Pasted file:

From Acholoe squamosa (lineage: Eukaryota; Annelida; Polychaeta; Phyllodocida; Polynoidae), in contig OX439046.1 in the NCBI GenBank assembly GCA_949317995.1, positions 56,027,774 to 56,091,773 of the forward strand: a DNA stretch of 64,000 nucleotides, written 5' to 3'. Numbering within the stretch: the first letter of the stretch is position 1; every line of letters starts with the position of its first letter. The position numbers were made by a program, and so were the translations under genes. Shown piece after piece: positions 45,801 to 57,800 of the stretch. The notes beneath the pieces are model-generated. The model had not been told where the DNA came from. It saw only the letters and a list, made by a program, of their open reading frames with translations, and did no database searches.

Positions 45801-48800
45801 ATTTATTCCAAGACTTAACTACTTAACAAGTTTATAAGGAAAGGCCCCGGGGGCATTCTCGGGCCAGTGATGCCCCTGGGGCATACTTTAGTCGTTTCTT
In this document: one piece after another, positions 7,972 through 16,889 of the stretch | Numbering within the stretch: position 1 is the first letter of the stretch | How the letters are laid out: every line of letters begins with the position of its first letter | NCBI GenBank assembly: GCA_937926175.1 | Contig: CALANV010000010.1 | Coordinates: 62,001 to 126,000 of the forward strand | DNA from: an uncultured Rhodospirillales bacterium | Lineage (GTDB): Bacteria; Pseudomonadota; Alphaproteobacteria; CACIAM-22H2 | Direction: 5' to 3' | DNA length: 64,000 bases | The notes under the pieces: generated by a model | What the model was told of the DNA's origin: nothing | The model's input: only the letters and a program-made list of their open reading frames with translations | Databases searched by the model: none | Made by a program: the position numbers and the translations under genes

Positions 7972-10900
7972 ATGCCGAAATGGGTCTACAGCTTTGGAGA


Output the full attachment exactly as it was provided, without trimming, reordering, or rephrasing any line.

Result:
From Acholoe squamosa (lineage: Eukaryota; Annelida; Polychaeta; Phyllodocida; Polynoidae), in contig OX439046.1 in the NCBI GenBank assembly GCA_949317995.1, positions 56,027,774 to 56,091,773 of the forward strand: a DNA stretch of 64,000 nucleotides, written 5' to 3'. Numbering within the stretch: the first letter of the stretch is position 1; every line of letters starts with the position of its first letter. The position numbers were made by a program, and so were the translations under genes. Shown piece after piece: positions 45,801 to 57,800 of the stretch. The notes beneath the pieces are model-generated. The model had not been told where the DNA came from. It saw only the letters and a list, made by a program, of their open reading frames with translations, and did no database searches.

Positions 45801-48800
45801 ATTTATTCCAAGACTTAACTACTTAACAAGTTTATAAGGAAAGGCCCCGGGGGCATTCTCGGGCCAGTGATGCCCCTGGGGCATACTTTAGTCGTTTCTT
In this document: one piece after another, positions 7,972 through 16,889 of the stretch | Numbering within the stretch: position 1 is the first letter of the stretch | How the letters are laid out: every line of letters begins with the position of its first letter | NCBI GenBank assembly: GCA_937926175.1 | Contig: CALANV010000010.1 | Coordinates: 62,001 to 126,000 of the forward strand | DNA from: an uncultured Rhodospirillales bacterium | Lineage (GTDB): Bacteria; Pseudomonadota; Alphaproteobacteria; CACIAM-22H2 | Direction: 5' to 3' | DNA length: 64,000 bases | The notes under the pieces: generated by a model | What the model was told of the DNA's origin: nothing | The model's input: only the letters and a program-made list of their open reading frames with translations | Databases searched by the model: none | Made by a program: the position numbers and the translations under genes

Positions 7972-10900
7972 ATGCCGAAATGGGTCTACAGCTTTGGAGA